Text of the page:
I’m not saying we should condemn divorcees (my amazing mother is sadly one) or Robertson, who I know next to nothing about. But I think if most of us search our hearts we would conclude that illness can never justifiably be grounds for divorce.

"The fruit of the Spirit is love, joy, peace, forbearance, kindness, goodness, faithfulness, gentleness and self-control" (Galatians 5:22-3). Sickness continually roused Jesus' compassion and it should provoke the same reaction is us.

Here are some of the responses I saw to Robertson's views. Please feel free to add your own thoughts in the comments below:

"Sure - to the religious nuts marriage is sacred - until it is inconvenient. Don't let the gays marry but by all means divorce your spouse when they get sick!"

"So, just when the spouse REALLY needs help, you bow out."

"Any suggestions on how I make my wife get Alzheimer's???" 

"And this is why so many have no respect for religion and those like Pat."

"You can spin it whatever way you want but I find his advice shocking - I am an atheist and I take those vows to my spouse more seriously than Robertson does!"

"Wow.... shame on you Mr Robertson. You have just lost so much credibility by the reply. And it just goes against what is contained in the Bible. Again, shame on you."

Read more from Joy in the upcoming issue of Sorted magazine and in the next edition of its sister magazine, Liberti.

Friday, 16 September 2011

Laughter really is the best medicine

Photo credit: Christopher Dunne (Joy left, Reginald D Hunter right)

I recently watched a clip of Reginald D Hunter on BBC Breakfast and it reminded just how important laughter is. In the clip I saw, the American comic literally reduced presenter Sian Williams to tears.

A clip of his stand-up work offers insight into the Georgian’s 14-year experience of British life. Joking about the British penchant for irony and sarcasm, he says: “Sometimes a British person can insult me and it takes me three weeks to figure it out!”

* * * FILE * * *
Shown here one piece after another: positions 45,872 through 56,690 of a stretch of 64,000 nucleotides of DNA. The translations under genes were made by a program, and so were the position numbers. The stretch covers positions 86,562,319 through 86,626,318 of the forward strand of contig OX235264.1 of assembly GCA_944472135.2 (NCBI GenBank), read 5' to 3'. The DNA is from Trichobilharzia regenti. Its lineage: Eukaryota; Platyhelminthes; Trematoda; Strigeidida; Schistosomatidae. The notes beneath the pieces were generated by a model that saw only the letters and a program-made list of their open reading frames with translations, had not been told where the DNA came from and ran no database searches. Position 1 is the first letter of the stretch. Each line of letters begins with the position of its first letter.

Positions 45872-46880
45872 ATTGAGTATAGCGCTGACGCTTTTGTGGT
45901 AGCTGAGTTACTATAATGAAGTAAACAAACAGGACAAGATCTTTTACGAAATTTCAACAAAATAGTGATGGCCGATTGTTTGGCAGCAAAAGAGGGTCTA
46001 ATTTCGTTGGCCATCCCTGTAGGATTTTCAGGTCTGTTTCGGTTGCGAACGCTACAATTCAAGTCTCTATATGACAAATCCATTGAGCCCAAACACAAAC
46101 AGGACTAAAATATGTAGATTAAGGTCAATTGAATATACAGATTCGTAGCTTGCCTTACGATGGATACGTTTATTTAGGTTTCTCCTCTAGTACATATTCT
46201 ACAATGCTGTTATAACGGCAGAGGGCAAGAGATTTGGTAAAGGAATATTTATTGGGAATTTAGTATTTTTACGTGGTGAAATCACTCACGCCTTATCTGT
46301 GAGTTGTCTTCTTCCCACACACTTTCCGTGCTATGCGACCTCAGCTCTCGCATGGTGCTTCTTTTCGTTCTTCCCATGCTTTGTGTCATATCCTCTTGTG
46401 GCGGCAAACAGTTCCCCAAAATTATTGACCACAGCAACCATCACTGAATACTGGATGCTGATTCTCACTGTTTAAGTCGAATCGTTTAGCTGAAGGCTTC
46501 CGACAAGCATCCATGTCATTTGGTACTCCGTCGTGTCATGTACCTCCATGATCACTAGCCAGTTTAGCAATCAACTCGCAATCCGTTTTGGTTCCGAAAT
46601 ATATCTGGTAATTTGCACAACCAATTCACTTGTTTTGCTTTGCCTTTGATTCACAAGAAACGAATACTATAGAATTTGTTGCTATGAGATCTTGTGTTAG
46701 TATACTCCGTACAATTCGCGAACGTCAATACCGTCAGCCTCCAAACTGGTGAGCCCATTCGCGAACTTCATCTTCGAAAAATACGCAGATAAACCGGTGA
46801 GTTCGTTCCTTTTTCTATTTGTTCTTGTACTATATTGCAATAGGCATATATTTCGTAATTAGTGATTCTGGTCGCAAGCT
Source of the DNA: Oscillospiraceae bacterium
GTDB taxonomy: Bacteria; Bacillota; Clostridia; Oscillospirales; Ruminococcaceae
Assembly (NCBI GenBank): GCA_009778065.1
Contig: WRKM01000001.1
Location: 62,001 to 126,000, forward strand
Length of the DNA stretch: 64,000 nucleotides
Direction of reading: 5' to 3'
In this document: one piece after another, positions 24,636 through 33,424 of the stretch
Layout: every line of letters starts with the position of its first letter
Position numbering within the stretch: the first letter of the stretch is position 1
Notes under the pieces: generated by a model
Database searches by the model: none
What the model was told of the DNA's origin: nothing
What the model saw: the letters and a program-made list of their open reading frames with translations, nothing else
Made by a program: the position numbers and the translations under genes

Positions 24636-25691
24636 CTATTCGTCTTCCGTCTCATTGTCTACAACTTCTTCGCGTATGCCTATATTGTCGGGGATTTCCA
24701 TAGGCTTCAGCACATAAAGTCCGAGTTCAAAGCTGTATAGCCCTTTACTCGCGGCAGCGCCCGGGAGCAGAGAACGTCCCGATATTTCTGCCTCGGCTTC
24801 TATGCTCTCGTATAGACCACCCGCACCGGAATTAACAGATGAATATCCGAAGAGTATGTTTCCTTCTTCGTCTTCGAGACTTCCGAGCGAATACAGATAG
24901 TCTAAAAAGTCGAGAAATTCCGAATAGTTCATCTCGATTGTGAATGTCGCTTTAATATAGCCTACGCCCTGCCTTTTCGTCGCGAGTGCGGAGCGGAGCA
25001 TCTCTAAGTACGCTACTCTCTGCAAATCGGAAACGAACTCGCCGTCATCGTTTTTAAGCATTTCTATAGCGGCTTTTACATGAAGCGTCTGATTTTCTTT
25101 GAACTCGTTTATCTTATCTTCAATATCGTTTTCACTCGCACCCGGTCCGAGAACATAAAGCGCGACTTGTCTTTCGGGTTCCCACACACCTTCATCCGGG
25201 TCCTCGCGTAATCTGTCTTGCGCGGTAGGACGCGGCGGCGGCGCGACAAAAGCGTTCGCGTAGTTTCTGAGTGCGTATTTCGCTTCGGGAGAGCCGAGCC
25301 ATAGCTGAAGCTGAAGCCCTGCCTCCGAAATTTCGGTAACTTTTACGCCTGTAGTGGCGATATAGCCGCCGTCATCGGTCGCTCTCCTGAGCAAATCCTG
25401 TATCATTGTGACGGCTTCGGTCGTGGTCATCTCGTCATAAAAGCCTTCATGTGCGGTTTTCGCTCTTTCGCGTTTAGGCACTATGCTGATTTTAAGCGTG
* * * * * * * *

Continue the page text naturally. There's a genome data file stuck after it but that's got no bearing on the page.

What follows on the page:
But Sian's laughing fit actually begins before the clip is shown, when she and co-presenter Bill Turnbull first sit down with him. Impressed by the courteous way the American has introduced himself to Sian, Bill warns Reg against flattering her. “She’ll want it all the time,” he jokes.

“Really,” responds Reg in his suavest tones. “Wow man. Sounds like you know your way around women.” (It seems the comedian may have picked up some of our dry British irony himself.)

Sian collapses into peals of laughter, holding her stomach and wiping tears away – clearly picturing poor Bill as the alluring rake. Her poor co-presenter quickly changes the subject, but the damage is done; Sian’s guffaws can still be clearly heard.

I’ve met Reg myself, and I too was impressed by his offstage persona as well as his onstage presence. After an excellent set, he hung around outside the dingy pub to chat to fans, sign autographs and pose for photos.

As I posed with him, he asked me my name. “Joy,” I said, sheepishly. “I can see how that could be,” he replied instantaneously, smiling broadly and wrapping his leathery arm around my shoulder (his skin wasn’t leathery, he was wearing a leather jacket!). He was extremely patient, charming and witty with all of his fans.